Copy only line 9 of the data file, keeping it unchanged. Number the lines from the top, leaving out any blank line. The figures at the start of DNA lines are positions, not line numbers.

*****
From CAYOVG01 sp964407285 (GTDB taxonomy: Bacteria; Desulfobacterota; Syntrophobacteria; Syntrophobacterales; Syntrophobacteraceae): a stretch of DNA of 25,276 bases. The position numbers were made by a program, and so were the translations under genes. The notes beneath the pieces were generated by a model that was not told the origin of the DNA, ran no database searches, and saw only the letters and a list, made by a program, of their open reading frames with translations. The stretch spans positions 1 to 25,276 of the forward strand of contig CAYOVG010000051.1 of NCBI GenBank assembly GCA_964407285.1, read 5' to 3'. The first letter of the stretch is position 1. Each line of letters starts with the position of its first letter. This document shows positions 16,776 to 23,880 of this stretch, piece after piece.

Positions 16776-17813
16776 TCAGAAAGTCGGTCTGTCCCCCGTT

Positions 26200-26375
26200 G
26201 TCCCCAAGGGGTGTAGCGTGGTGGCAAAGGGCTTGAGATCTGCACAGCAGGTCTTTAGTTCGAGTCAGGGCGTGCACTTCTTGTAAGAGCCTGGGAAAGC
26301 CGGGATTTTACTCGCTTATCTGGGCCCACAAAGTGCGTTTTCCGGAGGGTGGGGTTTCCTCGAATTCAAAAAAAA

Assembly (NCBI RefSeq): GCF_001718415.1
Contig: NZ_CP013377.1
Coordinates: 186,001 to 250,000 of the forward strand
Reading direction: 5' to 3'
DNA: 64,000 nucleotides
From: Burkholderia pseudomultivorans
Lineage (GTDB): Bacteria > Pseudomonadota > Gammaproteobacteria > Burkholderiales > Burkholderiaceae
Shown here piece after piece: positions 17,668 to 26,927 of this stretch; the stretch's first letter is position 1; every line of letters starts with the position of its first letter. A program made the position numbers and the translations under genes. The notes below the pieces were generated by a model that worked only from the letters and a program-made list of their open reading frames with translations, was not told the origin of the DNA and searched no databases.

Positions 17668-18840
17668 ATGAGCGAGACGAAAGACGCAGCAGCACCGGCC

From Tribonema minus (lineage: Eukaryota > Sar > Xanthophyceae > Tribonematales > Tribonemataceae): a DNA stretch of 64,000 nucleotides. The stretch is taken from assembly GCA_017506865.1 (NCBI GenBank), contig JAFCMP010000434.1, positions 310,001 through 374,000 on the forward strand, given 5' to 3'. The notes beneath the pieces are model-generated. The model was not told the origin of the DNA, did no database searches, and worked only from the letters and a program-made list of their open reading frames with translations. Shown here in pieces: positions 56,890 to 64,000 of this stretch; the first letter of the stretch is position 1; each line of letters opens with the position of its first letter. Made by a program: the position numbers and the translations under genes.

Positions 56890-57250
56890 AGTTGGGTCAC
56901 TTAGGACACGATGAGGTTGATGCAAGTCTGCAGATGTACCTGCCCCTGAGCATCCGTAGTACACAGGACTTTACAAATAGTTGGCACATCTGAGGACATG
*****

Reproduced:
Contig: NZ_CP013377.1